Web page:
“Furthermore, Adam was created, then Eve” is, to my mind, a neutral assertion underscoring woman’s roots in the man.  Whereas in creation, Eve was taken out of man, now in Christ the knowledge of her redemption will be transmitted through men who are opening the doors of sal­vation to her.  Her need for instruction is evident, because ill-informed women are causing havoc in the church.  Paul highlights Eve’s transgression here to give the women in Ephesus an exam­ple of how easy it is for one to be deceived.  Paul does not use a male example, but as a good preacher would, he uses the analogy of Eve, another female with whom they would more readily relate.  We must give Paul credit for making his teaching as clear as possible!  He is not so concerned to prove that ei­ther Adam or Eve brought sin into the world. He knows both were guilty.  But under the present circumstances, it serves his purpose well to use Eve as his example.  The verb tense of exapatetheisa (having been deceived) offers a warning.  One is deceived by another agent.  Beware lest ye fall, or cause others to fall through your false testimony!

Assurance that all hope is not lost for womankind follows.  Paul goes on, “But she shall be saved by the childbearing, if they remain in faith and love and holiness with discretion.”  Some interesting grammatical problems appear in this verse.  But she (singular, we assume a feminine subject, implying “womankind”) shall be saved by tes teknogonias, rendered “childbearing,” “the childbearing,” or “the bearing of the Child” (i.e. the Messiah).  We can do several things with this:  Womankind can be redeemed by Mary’s bearing of the Messiah (an interesting paral­lel:  in Adam all die, in Christ all are made alive; vs. in Eve all die, by Mary’s childbearing all are made alive . . .) or simply, “Womankind shall be saved if they (women in general) settle down and conduct their day-to-day activities (like raising children) faithfully—they don’t have to preach or teach in order to assure their salvation.”  We reject the Mormon interpretation of sal­vation dependent upon marrying and having children, a doctrine which finds its roots in this verse.  “ . . . if they remain in faith, love and holiness with discretion.”  This is a universal exhor­tation.  Paul uses these very words in many general contexts to instruct both men and women.  The goal of every believer should be to remain in faith, love and holiness with discretion.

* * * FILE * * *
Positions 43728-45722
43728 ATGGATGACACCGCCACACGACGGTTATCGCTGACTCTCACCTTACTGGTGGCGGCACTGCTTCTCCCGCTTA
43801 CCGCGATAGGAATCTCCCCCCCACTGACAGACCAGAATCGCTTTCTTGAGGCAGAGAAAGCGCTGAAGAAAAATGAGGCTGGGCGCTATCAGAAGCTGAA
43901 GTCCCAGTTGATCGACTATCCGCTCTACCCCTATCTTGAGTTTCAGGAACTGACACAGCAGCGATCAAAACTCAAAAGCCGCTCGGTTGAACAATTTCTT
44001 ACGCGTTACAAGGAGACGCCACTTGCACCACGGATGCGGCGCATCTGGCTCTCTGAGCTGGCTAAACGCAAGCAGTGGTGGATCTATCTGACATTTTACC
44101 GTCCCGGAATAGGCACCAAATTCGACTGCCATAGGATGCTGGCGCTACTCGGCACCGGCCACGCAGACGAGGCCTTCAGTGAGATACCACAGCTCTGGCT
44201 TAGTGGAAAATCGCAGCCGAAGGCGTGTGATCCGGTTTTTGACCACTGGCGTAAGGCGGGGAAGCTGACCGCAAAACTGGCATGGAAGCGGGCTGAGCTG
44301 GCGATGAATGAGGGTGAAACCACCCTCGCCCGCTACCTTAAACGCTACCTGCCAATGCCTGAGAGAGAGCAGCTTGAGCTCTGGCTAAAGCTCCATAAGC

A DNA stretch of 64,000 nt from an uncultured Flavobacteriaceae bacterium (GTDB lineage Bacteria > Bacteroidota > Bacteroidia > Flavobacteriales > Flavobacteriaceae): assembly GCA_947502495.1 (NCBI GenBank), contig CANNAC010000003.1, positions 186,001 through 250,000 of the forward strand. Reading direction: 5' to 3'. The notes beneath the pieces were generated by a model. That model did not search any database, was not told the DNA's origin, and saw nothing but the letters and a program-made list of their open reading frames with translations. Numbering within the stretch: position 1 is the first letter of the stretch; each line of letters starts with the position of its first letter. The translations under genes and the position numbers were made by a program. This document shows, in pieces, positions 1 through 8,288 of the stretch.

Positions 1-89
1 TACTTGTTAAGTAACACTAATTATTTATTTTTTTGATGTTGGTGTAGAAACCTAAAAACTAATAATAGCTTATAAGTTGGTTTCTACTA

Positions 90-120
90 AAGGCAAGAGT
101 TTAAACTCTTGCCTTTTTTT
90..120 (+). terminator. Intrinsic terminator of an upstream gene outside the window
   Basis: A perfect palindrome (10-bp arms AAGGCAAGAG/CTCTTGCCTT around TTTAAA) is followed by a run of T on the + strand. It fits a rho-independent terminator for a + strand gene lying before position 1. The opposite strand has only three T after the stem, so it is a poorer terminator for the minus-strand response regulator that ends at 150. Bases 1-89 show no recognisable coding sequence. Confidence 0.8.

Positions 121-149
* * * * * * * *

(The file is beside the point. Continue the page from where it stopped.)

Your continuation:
In conclusion, Paul was not allowing women to teach in Ephesus, because they were exhibit­ing ignorance and doctrinal error.  He says, “Let the women learn . . .” and in the meantime they are to remain quietly in submission to their teachers.  This does not mean that Paul would not allow any women to teach at any time.  By his own practice, to some women (notably Phoebe and Priscilla) he gave positions of authority, but to others he did not.  The deciding factor was not their sex, but rather their spiritual gifts, their doctrinal understanding, and their education in the Word of God.